The Record: BlackBerry said last week that attacks on “governments and public entities” were up 40% quarter-over-quarter, with an estimated 55,000 attacks targeting countries around the world between March and May. (For more on attacks on governments within the Global South, read our report from December 2022.)
TDD: U.S. law enforcement agencies are concerned about the Flipper Zero, a pocket-sized device with an adorable dolphin mascot that can be used to interact with Wi-Fi, Bluetooth and other wireless protocols. Leaked documents show that police fear “racially and ethnically motivated violent extremists” may use the device in their attacks, though there doesn’t appear to be any evidence this has happened yet.
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The world’s most terminally online money launderers, Ilya Lichtenstein and Heather Morgan, pleaded guilty to a number of crimes related to the Bitfinex hack on Aug. 3.
Bitfinex is a cryptocurrency exchange. Someone — apparently Lichtenstein — hacked it in August 2016 and made off with 119,756 Bitcoin. Wikipedia puts the value of that crypto at $72 million when it was stolen, but thanks to the cryptocurrency bubble, it was worth more than $3.6 billion when the U.S. government seized a portion of it in Feburary 2022. (And somehow Bitcoin’s value has only continued to climb since then.)
You might think Lichtenstein and Morgan would be most famous for attempting to launder several billion dollars in stolen cryptocurrency. In another timeline, you would be correct. But in this one, Morgan’s insistence on attempting to become an influencer/rapper/author overshadowed the duo’s crimes, as BuzzFeed so dutifully chronicled shortly after they were arrested last February.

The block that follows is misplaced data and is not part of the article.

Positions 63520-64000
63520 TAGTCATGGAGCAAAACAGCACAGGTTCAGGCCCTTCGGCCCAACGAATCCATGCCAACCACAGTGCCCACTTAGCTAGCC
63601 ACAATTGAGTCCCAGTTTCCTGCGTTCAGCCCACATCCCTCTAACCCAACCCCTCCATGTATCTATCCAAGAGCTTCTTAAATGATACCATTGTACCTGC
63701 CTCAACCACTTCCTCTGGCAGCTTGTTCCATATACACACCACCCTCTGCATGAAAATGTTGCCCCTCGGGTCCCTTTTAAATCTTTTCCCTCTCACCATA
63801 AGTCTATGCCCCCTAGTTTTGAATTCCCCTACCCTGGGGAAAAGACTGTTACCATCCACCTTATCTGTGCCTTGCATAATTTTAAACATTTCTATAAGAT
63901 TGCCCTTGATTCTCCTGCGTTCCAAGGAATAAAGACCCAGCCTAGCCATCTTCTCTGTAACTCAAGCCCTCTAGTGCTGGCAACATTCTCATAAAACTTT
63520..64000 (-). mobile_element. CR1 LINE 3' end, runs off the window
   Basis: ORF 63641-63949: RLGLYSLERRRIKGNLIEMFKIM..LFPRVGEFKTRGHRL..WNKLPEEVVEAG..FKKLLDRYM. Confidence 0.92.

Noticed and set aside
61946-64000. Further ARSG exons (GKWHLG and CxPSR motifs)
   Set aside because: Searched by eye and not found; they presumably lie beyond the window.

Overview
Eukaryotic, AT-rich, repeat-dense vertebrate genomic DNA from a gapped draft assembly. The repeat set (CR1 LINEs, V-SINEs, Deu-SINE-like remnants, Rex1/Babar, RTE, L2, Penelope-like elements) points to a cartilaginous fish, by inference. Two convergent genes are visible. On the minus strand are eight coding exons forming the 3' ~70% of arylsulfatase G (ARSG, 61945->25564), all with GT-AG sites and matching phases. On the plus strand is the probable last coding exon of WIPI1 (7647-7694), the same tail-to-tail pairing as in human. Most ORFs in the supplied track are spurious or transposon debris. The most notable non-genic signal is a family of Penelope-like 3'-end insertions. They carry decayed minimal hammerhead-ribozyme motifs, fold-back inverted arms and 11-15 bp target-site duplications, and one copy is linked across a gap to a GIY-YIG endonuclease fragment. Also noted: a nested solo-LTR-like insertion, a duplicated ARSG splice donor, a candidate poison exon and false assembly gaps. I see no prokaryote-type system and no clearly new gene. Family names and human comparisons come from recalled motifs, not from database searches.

CNBC reported that Lichtenstein could be sentenced to up to 20 years in prison; Morgan could be sentenced for up to five.
WaPo: The Cult of the Dead Cow is set to reveal Veilid, which The Washington Post said is supposed “to provide a foundation for messaging, file sharing and even social networking apps without harvesting any data, all secured by the kind of end-to-end encryption that makes interception hard even for governments,” at Def Con, which means there should be even more Twitter alternatives debuting in the coming months.
TechCrunch: An Oregonian healthcare company called Performance Health Technology said last week that it was compromised via the MOVEit Transfer vulnerability. Data about some 1.7 million of its customers — including their names, Social Security Numbers and sensitive health information — was exposed via this breach.
NYT: The call was coming from inside the house… if by “call” you mean “paying for NSO Group spyware” and “inside the house” you mean “within the FBI.” The New York Times reported that an FBI contractor called Riva Networks finalized a deal with NSO Group concerning its Landmark software, which can be used to locate mobile phones with great precision, days after the White House blacklisted the spyware firm. Whoops.
Everyone hates robocallers. Luckily we can all engage in a bit of schadenfreude now that the FCC has issued a $300 million fine to a company that, as The Hill reported, “violated federal statutes and the FCC’s regulations during a three-month span in 2021 when they made more than 5 billion robocalls to more than 500 million phone numbers.”
I can’t even make sense of that scale — or why it would take so long to take action against a company operating this way. Calling half a billion phone numbers 10 times each over the course of three months? Why? What legitimate business would be able to generate even half of that number within the same time period? I’m genuinely asking.
Annie Spratt / Unsplash
But the FCC isn’t stopping with the duo behind these calls. The commission said on Aug. 3 that “ states and the District of Columbia and Guam have now signed Memoranda of Understanding to join with the FCC’s Enforcement Bureau to share evidence, coordinate investigations, pool enforcement resources, and work together to combat illegal robocall campaigns and protect American consumers from scams.”
In the meantime, we’re all one step closer to caring when our phones ring again.